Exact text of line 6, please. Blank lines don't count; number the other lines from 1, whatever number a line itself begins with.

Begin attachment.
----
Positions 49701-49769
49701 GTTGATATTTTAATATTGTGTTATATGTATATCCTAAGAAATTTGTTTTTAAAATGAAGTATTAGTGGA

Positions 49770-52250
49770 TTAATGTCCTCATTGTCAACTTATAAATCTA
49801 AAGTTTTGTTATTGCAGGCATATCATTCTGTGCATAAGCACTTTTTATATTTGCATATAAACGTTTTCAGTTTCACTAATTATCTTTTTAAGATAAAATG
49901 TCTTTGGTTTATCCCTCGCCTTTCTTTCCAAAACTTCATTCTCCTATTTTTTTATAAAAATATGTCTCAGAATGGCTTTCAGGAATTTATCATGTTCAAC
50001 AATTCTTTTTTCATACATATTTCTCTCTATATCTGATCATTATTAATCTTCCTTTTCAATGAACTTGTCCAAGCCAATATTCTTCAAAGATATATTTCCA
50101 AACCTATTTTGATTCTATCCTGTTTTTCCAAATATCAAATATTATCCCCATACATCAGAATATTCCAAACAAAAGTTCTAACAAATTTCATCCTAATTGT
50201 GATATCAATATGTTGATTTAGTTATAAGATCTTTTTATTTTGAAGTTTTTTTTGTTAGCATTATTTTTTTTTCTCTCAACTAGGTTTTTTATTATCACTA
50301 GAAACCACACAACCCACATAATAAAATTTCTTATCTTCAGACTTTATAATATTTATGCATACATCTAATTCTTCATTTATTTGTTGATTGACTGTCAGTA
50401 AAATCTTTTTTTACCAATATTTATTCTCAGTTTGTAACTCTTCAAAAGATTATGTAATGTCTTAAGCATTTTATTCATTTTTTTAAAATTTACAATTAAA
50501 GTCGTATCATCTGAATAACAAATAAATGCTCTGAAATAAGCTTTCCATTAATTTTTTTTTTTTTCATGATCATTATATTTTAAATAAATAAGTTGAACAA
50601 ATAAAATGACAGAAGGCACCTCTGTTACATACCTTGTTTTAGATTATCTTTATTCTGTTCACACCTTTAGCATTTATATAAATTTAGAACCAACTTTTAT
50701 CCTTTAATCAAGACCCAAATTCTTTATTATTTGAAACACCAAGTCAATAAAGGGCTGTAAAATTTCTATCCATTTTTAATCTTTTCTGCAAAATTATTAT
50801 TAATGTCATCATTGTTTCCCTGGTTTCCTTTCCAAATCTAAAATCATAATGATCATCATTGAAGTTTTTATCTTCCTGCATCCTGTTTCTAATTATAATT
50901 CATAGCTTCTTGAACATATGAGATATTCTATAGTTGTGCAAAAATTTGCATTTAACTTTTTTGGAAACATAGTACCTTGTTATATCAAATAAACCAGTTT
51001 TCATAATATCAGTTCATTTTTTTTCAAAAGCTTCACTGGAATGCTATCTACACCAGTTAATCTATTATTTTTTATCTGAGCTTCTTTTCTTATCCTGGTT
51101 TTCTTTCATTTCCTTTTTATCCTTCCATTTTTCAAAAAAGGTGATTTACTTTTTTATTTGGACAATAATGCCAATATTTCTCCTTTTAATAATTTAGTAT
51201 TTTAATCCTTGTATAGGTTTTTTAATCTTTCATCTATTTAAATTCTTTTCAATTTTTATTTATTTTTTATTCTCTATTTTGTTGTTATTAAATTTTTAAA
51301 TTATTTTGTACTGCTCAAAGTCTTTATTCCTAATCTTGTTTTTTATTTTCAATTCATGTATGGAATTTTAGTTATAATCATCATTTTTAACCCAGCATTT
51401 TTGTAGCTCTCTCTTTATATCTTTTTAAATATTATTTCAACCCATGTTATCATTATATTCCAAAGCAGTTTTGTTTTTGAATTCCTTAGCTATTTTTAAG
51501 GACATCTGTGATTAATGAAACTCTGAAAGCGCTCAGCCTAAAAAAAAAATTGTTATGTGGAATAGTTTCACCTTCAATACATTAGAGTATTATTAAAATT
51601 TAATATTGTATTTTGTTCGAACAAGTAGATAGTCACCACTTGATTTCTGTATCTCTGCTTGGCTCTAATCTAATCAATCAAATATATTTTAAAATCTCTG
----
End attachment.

49901 TCTTTGGTTTATCCCTCGCCTTTCTTTCCAAAACTTCATTCTCCTATTTTTTTATAAAAATATGTCTCAGAATGGCTTTCAGGAATTTATCATGTTCAAC